Re: [PATCH] x86/asm/entry/64: pack interrupt dispatch table tighter

From: Linus Torvalds
Date: Fri Apr 03 2015 - 14:09:07 EST

On Fri, Apr 3, 2015 at 9:54 AM, Denys Vlasenko <dvlasenk@xxxxxxxxxx> wrote:
> How about this version?
> It's still isn't a star of readability,
> but the structure of the 32-byte code block is more visible now...

Do we really even want to be this clever in the first place?

The thing is, when we take an interrupt:

(a) the L1 I$ is always cold

(b) the instruction decoder has never had time to run ahead

(c) there are usually not that many different interrupts anyway, even
under load (ie you'd have maybe disk and networking)

(d) we intentionally spread out the different interrupt vector numbers

(e) the 32-byte block thing is questionable, most older
micro-architectures fetch in 16-byte blocks iirc.

So what this tells me is that:

- (a+b) the jump-to-jump is likely fairly expensive, because even
though they are in the same cacheline, the front end hasn't gotten
ahead of anything, so there's no hiding any front end pipeline

- (c+d) there is likely very little advantage to trying to "pack"
things in cachelines

- (d+e) the 7-instructions-in-one-32-byte-block doesn't really sound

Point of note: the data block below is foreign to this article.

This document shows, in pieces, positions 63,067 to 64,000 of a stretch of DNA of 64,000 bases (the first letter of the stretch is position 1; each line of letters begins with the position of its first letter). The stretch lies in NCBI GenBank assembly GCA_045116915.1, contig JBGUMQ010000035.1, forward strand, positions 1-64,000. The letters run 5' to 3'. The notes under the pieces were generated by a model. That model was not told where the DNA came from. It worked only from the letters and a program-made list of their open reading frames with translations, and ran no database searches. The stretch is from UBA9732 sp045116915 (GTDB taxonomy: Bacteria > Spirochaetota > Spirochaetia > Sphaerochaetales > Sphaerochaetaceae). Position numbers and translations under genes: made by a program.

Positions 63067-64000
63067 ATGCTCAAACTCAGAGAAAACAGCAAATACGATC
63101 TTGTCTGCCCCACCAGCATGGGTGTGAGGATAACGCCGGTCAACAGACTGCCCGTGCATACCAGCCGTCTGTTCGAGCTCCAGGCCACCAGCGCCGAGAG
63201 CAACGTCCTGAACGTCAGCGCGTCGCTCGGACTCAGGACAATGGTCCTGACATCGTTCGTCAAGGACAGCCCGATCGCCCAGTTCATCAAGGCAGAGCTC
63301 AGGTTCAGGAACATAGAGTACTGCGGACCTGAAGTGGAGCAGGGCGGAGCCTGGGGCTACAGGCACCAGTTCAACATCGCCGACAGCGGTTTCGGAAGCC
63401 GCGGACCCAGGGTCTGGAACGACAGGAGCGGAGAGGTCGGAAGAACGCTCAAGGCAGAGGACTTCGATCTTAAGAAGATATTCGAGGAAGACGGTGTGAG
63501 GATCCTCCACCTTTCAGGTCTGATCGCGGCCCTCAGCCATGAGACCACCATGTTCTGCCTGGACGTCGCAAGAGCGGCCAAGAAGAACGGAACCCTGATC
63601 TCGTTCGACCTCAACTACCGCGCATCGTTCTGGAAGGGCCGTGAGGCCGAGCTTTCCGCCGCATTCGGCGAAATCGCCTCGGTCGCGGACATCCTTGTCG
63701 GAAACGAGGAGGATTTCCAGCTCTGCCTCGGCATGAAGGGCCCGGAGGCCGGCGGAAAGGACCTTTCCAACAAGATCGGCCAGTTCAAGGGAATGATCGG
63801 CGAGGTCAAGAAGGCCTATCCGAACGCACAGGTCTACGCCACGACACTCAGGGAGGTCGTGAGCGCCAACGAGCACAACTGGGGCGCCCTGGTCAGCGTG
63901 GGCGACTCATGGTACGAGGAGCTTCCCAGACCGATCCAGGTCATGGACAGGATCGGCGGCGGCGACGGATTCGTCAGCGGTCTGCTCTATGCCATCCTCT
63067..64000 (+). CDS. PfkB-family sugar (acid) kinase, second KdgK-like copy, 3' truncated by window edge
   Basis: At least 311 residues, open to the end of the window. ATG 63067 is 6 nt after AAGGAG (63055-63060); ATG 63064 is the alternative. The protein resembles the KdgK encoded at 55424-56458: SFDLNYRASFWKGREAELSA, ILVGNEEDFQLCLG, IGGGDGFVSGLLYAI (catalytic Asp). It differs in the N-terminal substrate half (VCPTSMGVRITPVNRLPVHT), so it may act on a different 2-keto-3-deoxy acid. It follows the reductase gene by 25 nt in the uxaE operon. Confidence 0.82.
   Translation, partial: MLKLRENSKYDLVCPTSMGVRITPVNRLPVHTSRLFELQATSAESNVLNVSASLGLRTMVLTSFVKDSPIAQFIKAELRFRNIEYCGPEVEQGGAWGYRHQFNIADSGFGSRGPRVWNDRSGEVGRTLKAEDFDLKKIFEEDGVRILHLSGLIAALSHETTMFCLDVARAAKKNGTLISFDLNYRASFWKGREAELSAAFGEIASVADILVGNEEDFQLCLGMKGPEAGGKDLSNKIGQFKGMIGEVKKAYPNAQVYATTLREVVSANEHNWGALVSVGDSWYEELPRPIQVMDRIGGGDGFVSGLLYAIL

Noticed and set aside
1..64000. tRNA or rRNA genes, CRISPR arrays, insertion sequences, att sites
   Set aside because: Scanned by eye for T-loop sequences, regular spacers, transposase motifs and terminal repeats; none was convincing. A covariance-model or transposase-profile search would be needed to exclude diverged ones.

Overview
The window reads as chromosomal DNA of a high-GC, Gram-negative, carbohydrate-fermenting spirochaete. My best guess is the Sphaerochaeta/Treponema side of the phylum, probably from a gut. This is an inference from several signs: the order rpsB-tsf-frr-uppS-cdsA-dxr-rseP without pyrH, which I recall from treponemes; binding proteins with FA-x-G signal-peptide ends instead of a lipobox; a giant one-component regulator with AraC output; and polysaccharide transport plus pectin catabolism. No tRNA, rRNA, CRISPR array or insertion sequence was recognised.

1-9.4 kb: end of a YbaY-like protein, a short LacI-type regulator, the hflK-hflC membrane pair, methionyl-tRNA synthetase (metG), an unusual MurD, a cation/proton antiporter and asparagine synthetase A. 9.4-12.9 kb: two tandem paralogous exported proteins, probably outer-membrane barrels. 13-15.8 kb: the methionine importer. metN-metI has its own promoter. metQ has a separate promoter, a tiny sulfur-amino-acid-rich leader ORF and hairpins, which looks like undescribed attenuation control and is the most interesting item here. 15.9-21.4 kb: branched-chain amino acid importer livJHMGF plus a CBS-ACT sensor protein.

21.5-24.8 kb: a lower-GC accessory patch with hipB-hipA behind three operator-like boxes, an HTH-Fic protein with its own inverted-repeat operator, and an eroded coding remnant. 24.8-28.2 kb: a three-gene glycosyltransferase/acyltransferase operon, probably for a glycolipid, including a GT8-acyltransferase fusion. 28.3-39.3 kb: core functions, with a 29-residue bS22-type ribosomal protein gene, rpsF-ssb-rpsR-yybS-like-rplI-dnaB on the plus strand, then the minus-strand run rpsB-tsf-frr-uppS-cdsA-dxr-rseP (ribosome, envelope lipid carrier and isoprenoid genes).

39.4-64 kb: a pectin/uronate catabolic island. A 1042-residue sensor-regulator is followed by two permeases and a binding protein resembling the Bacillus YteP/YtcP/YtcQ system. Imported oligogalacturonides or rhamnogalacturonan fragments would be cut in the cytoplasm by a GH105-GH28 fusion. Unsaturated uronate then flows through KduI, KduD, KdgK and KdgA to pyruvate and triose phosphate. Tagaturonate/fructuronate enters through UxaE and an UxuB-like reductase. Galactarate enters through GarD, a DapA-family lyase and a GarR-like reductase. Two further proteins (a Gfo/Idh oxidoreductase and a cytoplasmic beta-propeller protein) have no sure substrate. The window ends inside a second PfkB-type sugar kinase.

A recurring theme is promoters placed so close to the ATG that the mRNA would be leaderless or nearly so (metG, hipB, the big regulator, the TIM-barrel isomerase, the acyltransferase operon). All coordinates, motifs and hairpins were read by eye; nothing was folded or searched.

all that big of a win, and it does cause a 16-byte split for some

In other words, I'd suggest that we just use simple unconditional
5-byte branch instead. Add the two-byte "push" instruction, you have 7
bytes per interrupt. Align that 7 bytes up to 8, and none of them ever
cross a 16-byte boundary.

Simple, clean, and slightly bigger in memory footprint, but probably
not noticeably more so in cache footprint, simply because there
usually aren't that many active interrupts anyway.

The people who do millions of networking interrupts per second and
have network cards that steer things to many different interrupts
already try to make sure that the steering goes to different CPU's -
otherwise there wouldn't be any *point* to steering things. So that
particular case of "lots of active interrupts" doesn't have a bigger
cache footprint *either*, since any particular CPU L1 I$ will still
only handle a few interrupts.

So you get "only" 4 interrupt cases per 32 bytes rather than 7. But is
that odd double jump and all this complexity really worth it?

So I really suggest just doing something stupid and straightforward
(and completely untested) like this:

.macro push_vector
pushq_cfi $(~vector+0x80)
jmp common_interrupt
.align 8

.align 64
.rept 256 /* this number does not need to be exact, just big enough */

and just be done with it.

(Of course, you have to change the code that knows about the "7
entries in 32 bytes" patterns too, but that's just going to be much
simpler now).

To unsubscribe from this list: send the line "unsubscribe linux-kernel" in
the body of a message to majordomo@xxxxxxxxxxxxxxx
More majordomo info at
Please read the FAQ at